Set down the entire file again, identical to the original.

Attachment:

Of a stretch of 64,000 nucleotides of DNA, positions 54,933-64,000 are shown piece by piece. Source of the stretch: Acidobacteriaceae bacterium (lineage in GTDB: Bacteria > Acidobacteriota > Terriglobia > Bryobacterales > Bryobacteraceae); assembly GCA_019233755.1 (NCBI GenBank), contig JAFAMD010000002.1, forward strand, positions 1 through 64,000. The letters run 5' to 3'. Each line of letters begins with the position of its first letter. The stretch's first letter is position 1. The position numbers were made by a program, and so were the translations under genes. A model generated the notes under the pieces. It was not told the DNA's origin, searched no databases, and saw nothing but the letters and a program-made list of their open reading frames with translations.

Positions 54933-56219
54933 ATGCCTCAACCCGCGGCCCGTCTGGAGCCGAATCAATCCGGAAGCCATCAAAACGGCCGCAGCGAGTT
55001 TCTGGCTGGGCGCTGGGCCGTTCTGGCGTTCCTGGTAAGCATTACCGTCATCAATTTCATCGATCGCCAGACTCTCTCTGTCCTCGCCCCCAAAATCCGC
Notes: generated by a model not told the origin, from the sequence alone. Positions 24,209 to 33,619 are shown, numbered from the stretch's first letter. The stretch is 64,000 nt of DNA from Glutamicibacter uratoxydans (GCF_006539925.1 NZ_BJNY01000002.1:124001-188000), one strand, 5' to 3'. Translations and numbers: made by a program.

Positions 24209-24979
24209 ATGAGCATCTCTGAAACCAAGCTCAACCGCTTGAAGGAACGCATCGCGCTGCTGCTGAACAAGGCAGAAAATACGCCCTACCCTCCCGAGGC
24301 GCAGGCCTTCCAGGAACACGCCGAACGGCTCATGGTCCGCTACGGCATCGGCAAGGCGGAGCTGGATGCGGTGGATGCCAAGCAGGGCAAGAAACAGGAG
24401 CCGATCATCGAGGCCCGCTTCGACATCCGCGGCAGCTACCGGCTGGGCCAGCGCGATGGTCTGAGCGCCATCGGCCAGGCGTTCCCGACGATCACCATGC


Of a stretch of 64,000 nucleotides of DNA, positions 54,933-64,000 are shown piece by piece. Source of the stretch: Acidobacteriaceae bacterium (lineage in GTDB: Bacteria > Acidobacteriota > Terriglobia > Bryobacterales > Bryobacteraceae); assembly GCA_019233755.1 (NCBI GenBank), contig JAFAMD010000002.1, forward strand, positions 1 through 64,000. The letters run 5' to 3'. Each line of letters begins with the position of its first letter. The stretch's first letter is position 1. The position numbers were made by a program, and so were the translations under genes. A model generated the notes under the pieces. It was not told the DNA's origin, searched no databases, and saw nothing but the letters and a program-made list of their open reading frames with translations.

Positions 54933-56219
54933 ATGCCTCAACCCGCGGCCCGTCTGGAGCCGAATCAATCCGGAAGCCATCAAAACGGCCGCAGCGAGTT
55001 TCTGGCTGGGCGCTGGGCCGTTCTGGCGTTCCTGGTAAGCATTACCGTCATCAATTTCATCGATCGCCAGACTCTCTCTGTCCTCGCCCCCAAAATCCGC
Notes: generated by a model not told the origin, from the sequence alone. Positions 24,209 to 33,619 are shown, numbered from the stretch's first letter. The stretch is 64,000 nt of DNA from Glutamicibacter uratoxydans (GCF_006539925.1 NZ_BJNY01000002.1:124001-188000), one strand, 5' to 3'. Translations and numbers: made by a program.

Positions 24209-24979
24209 ATGAGCATCTCTGAAACCAAGCTCAACCGCTTGAAGGAACGCATCGCGCTGCTGCTGAACAAGGCAGAAAATACGCCCTACCCTCCCGAGGC
24301 GCAGGCCTTCCAGGAACACGCCGAACGGCTCATGGTCCGCTACGGCATCGGCAAGGCGGAGCTGGATGCGGTGGATGCCAAGCAGGGCAAGAAACAGGAG
24401 CCGATCATCGAGGCCCGCTTCGACATCCGCGGCAGCTACCGGCTGGGCCAGCGCGATGGTCTGAGCGCCATCGGCCAGGCGTTCCCGACGATCACCATGC